TFW’s Heidi R. Lewis Discusses Beyonce’s Feminism on NPR

May 16, 2014
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Beyonce Time Cover

Beyoncé was recently on the cover of Time as one of the 100 most influential people. In response, Facebook COO Sheryl Sandberg writes, “She raises her voice both on- and offstage to urge women to be independent and lead.”

However, Bill O’Reilly of Fox News said last month that for young girls, what Beyoncé does could have a negative impact. “This woman knows that young girls getting pregnant in the African-American community [...] She knows and doesn’t seem to care.”

TFW’s Heidi R. Lewis, also an Assistant Professor of Feminist & Gender Studies at Colorado College, recently spoke with Robin Young on NPR‘s Here & Now to discuss Beyonce’s feminism. Click here for the clip.

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5 Responses to TFW’s Heidi R. Lewis Discusses Beyonce’s Feminism on NPR

  1. Dr Zoe Spencer on May 16, 2014 at 9:43 pm

    To all of the “so called” feminist who celebrate and promote either Beyonce and/or her image as an example of feminism, feminist liberation, independence or taking sexual agency, STOP IT! Anyone who understands feminism and feminist ideology knows that the struggle has been about women liberating themselves from the patriarchal dominance, exploitation and oppression of the female body and being, be it her sexual, economic, physical being etc. To argue that Beyonce is a feminist icon would be to deny the fact that her image is and has been controlled by men from her father, to her husband to the patriarchally dominated record label executives that dominate the music industry and shape the images of all artist that are “signed” the their labels.
    Further to argue that she is an example of independence and leadership to young girls , especially young Black and Brown girls who are limited to her image and those like hers would be to deny how “real life” leadership and independence is achieved by the masses of girls and women who will not become successful entertainers. So, the assertion by professionals is an assault to our community and those of us who are active in it.
    To argue that her on and off stage persona encourages leadership and independence is a greater flaw. Offstage Beyonce has a limited education (I am not sure that she even finished high school) which is a core problem in urban communities. On stage and on record, her lyrical content and her visual imagery has become nothing short of pornographic in ways that have historically been resisted by feminist scholars and activists alike, especially LEADING black feminists such as hooks, Collins, and Rose. The socially constructed route to true independence and leadership rests in educating oneself, gaining knowledge, and resisting commodified and objectified roles in relation to patriarchal systems.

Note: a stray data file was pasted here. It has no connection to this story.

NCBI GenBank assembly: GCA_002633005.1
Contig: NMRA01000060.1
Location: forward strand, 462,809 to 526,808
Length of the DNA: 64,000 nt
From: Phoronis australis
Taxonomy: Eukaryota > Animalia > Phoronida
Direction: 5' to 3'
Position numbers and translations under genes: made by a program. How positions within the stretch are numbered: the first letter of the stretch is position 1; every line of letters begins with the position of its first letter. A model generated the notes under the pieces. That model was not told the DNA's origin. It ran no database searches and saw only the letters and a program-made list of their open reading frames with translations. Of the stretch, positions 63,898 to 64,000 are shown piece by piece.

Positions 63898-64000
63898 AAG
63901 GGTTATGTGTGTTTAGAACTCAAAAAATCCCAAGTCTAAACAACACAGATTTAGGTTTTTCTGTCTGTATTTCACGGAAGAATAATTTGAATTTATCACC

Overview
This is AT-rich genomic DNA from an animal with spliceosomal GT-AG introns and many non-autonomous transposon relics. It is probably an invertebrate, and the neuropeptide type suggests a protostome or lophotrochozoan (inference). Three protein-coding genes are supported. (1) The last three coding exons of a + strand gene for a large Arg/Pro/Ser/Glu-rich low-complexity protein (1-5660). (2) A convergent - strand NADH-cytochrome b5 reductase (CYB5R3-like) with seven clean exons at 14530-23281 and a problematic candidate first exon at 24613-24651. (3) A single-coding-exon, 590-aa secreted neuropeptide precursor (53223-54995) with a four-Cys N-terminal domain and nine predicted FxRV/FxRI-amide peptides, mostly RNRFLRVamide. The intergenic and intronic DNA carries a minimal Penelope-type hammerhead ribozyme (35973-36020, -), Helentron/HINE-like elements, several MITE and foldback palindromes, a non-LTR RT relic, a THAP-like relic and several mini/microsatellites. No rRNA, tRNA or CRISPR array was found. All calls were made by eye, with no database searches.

Beyonce is nothing short of DETRIMENTAL to the psyche, growth, actualization, and understanding of young Black girls. She gives no message that would lead to idependence.
    To see the influence Beyonce has on our young girls, one need only go to youtube and search the way in which young girls receive and emulate her image. As bell hooks stated, Beyonce is a “terrorist” to our young. Here is just one of MANY examples why. I hope that you will all revisit feminism, talk to and respect the analysis of real feminists, especially Black feminist, and keep your love for Beyonce as an artist in a separte place from placing her as a feminist icon or any type of role model for anyone.

    • Heidi R. Lewis on May 17, 2014 at 4:17 pm

      Dr. Zoe Spencer, you wrote, “To argue that Beyonce is a feminist icon,” but I have to wonder if you listened to my interview (only 15 minutes), because I never made that argument.

      • Dr Zoe Spencer on June 6, 2014 at 10:53 pm

        I did- and YOU ARE MY HERO!!!!! My rant was not about your interview but rather the consistent insinuations that Beyonce is such. I had read several articles before this and was on a roll. I think you handled your interview magnificently!!!!!!

  2. Is Beyonce a terrorist? | Double Standard on May 17, 2014 at 1:35 am

    […] is often redefined for the purpose of the individual. An interview with TFW’s Heidi R. Lewis, The Feminist Wire and an article by the New Statesman, all weigh in on the Beyonce debate, opening up a larger and […]

  3. janie jenkins on June 4, 2014 at 5:56 pm

    I agree, with the person who says, Beyonce should not be considered a symbol of feminism. Her world is filled with too much influence from patriarchal structures that continue to re-ify women’s roles as domestic, and physically objectified.

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